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The Last Bites of Turkey

We woke up a little groggy the next morning. The SIM city 2000 theme was ringing out through the interior of the Fiat Doblo, and it was high time to resurrect ourselves and head over to the Kazakh Embassy. So I leaned my seat forward and started the car, backing out into the hotel parking lot and driving off toward the embassy. It was close, so we arrived before anyone had even fully woken up. We picked up our passports, newly christened with Kazakh visas, and split without a hitch.

Our next destination was to check into a rental apartment that we had found in Istanbul through our favorite online peer-to-peer accommodation booking tool, AirBed & Breakfast. Claudia had not gotten a chance to drive the Doblo yet, so we let her take the wheel as we set out looking for a certain Italian fellow by the name of “Marco Marco.” It was not easy to find the guy, though, and as it slowly crept past the time that we had promised to return the car, we continued searching, driving in circles around the same streets, calling him from time to time, and becoming increasingly lost in the tangled byways of Istanbul.

Find him we did, however, and he climbed into the car with his well mustached friend, directing us to drive into an alley that quickly began to climb uphill at a 40-degree angle. Due to a poor choice of gears, Claudia stalled attempting the climb, and from there things became difficult. In her defense, the 1.3 liter diesel engine in the Doblo had very little low end torque, and we were attempting a very steep uphill start. But with each jerking stall, we fell further and further back downhill. Everyone in the car began screaming and when a car pulled up behind us, Marco Marco had a vision of disaster and asked to take the wheel.

Having honed his skills over many years of practice in underpowered Italian economy cars, he managed quite effortlessly to pilot us to the apartment where we would be staying. And so we unloaded our things and headed up.

The apartment was gorgeous, with a stunning view out over the water, and plenty of room to relax. We were excited to have a kitchen and a full size fridge (for all the Red Bull of course), plus the place was equipped with pretty darn fast wireless. Who could ask for more?

First thing we did was get Alp on the horn. He began to rage for us in Turkish, and managed to arrange for Claudia’s passort to be put on the next bus from Cappadocia to Istanbul. It appeared it would make it in time for her flight the next day.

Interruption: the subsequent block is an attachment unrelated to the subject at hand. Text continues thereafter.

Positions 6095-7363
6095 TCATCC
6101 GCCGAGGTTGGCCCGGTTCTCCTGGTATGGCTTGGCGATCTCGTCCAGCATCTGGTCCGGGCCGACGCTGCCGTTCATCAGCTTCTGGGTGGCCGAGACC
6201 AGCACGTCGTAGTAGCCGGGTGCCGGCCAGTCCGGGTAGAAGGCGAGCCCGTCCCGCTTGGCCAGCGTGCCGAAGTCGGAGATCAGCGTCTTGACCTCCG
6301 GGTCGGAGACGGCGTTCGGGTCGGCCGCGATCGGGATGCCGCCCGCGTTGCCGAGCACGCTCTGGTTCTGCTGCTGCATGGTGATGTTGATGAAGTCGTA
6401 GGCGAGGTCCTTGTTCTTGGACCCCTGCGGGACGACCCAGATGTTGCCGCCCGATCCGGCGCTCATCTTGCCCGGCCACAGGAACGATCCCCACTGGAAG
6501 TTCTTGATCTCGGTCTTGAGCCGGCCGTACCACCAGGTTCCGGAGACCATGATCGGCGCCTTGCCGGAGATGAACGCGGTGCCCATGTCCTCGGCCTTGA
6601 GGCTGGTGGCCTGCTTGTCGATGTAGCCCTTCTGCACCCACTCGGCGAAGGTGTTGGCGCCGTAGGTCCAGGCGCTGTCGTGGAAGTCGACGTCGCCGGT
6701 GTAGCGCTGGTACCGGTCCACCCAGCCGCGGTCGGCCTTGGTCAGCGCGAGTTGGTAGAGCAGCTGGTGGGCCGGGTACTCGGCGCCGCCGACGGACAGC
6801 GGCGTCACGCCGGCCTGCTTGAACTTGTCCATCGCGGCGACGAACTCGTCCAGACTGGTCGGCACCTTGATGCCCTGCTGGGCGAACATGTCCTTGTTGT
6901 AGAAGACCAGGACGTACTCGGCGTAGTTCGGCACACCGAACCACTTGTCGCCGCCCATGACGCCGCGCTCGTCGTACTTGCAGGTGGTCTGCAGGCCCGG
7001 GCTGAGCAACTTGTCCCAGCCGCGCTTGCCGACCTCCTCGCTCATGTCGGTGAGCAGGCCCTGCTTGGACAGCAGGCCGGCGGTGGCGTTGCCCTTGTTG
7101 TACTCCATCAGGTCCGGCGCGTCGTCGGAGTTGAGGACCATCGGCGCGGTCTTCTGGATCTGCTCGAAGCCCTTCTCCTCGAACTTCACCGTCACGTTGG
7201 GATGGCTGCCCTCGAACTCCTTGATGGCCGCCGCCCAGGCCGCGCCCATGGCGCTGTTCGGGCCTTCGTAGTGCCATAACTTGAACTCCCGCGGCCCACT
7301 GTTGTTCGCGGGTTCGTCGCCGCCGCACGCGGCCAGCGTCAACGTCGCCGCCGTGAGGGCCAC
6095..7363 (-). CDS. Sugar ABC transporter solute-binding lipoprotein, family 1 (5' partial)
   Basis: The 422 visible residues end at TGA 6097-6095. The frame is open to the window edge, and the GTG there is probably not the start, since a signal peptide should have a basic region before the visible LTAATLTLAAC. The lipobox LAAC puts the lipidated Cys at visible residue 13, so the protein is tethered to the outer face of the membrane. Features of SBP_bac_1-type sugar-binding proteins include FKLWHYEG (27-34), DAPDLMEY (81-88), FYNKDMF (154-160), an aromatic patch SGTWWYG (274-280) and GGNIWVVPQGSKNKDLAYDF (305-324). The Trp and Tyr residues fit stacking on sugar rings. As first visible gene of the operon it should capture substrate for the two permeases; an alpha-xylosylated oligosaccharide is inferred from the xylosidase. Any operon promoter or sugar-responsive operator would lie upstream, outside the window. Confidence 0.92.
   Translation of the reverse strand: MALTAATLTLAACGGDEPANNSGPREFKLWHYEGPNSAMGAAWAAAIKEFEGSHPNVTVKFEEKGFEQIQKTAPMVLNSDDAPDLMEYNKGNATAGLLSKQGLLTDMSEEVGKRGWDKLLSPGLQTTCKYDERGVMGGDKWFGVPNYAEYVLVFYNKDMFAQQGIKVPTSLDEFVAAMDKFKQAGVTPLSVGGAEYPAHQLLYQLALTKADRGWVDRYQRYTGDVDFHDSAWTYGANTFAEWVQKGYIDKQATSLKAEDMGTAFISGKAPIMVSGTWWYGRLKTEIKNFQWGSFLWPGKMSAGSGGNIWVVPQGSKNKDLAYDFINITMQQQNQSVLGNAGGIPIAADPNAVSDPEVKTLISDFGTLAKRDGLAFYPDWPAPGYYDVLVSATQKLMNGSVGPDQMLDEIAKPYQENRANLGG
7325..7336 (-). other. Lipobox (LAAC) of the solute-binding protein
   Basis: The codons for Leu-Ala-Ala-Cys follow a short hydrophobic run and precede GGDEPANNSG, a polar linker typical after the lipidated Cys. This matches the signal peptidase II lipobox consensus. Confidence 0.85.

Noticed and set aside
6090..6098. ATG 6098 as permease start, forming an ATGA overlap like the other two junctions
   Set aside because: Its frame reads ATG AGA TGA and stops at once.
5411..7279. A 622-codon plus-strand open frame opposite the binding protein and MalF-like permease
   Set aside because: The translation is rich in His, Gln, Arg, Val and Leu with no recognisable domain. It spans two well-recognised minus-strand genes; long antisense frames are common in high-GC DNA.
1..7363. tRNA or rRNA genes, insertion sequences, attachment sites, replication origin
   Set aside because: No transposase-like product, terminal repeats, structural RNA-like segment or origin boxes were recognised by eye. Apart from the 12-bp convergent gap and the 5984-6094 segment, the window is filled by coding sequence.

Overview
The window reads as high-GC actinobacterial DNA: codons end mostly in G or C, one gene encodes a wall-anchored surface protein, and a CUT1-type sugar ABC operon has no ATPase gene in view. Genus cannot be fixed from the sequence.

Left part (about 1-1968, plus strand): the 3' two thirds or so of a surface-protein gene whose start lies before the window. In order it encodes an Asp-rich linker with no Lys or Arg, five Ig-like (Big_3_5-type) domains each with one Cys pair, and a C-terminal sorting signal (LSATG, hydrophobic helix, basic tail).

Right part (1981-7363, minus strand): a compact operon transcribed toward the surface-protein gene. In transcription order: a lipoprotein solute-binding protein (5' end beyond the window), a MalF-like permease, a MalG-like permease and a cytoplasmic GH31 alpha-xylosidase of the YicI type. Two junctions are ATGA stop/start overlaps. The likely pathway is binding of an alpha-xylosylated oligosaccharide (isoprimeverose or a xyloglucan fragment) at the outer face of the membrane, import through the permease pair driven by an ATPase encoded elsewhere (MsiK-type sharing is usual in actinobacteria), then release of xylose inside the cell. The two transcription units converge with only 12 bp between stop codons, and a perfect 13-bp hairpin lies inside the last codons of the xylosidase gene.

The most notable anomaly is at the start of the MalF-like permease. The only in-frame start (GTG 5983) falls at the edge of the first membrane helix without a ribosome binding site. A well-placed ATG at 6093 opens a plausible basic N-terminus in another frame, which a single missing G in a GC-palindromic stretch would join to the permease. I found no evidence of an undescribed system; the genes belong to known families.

We headed back out then, to return the car. After that was completed, Scott and I parted ways with Claudia and Diane as they headed off to do some more shopping. Meanwhile the two of us headed back to the apartment to do some blogging and wine drinking and eventually met up with Alp, hero of Claudia’s passport, who we were just thrilled to have in our lives again.

Claudia and Diane were expected back at any moment, but despite the passing of time they did not appear. Just as we were beginning to get worried, one of our phones rang and they were on the other end. It turns out they had gotten hopelessly lost, much like we had earlier that day, trying to find Marco Marco, and had eventually headed over to an Internet café to call home. Scott and Alp headed out together to collect them and bring them back to safety. The four of them finally arrived back, hungry and grumpy as hell just as the takeout pizza and… (drum roll) manti that we had ordered arrived.

All concerned dug into the food and generally attempted to blow off steam.

  • The next morning Claudia and I headed out to the inter-city bus station, which was no trivial journey from Marco Marco’s place, and after much bouncing around between Turkish bus drivers and lot attendants, finally were directed to the luggage counter, where we picked up a thin paper packet with Claudia’s name on it and headed triumphantly back toward the rest of the team, passport in hand.

When we arrived back, Diane had made a great breakfast for us.

The entire group, Alp Included, sat down around the large dining room table, and we all dug into eggs, olives, bacon, fried tomatoes and peppers, and bread. Diane is a splendid cook and the entire meal was magnificent.

It was then time to engage in the sad task of packing up Claudia’s Vitesse D7  for the long ride back to the States. And it was with a heavy heart that we headed out to put her on the next bus for the airport. I placed my Panama hat on her head, asking if she might take it back to the States with her. “Your Panama hat!” she exclaimed!

Scott’s had been lost, I replied, and perhaps that was a sign that a new chapter was opening. Going forward into the Stans and Russia, we would be carrying only the Vietnamese motorcycle helmets. Though somewhat aghast, she agreed to ferry the hat back to America.

Outside the bus, we all hugged Claudia goodbye, loaded the folding bicycle into the luggage compartment, and, just as suddenly as she appeared into our lives two months ago earlier in Dubai, she was gone.

The rest of that day was spent strolling though Istanbul with Diane,  chatting with archeologists,  buying Turkish delight, mailing off project K9 Ibriks, finally eating some of those street side fish sandwiches that we’d sworn to revisit, and generally savoring the last bites of Turkey.


Comments

  1. Diane Heditsian | July 24th, 2011 | 11:44 am

    Thanks for the compliment, Woody. Oh how the memories flood back! It was the best of times.

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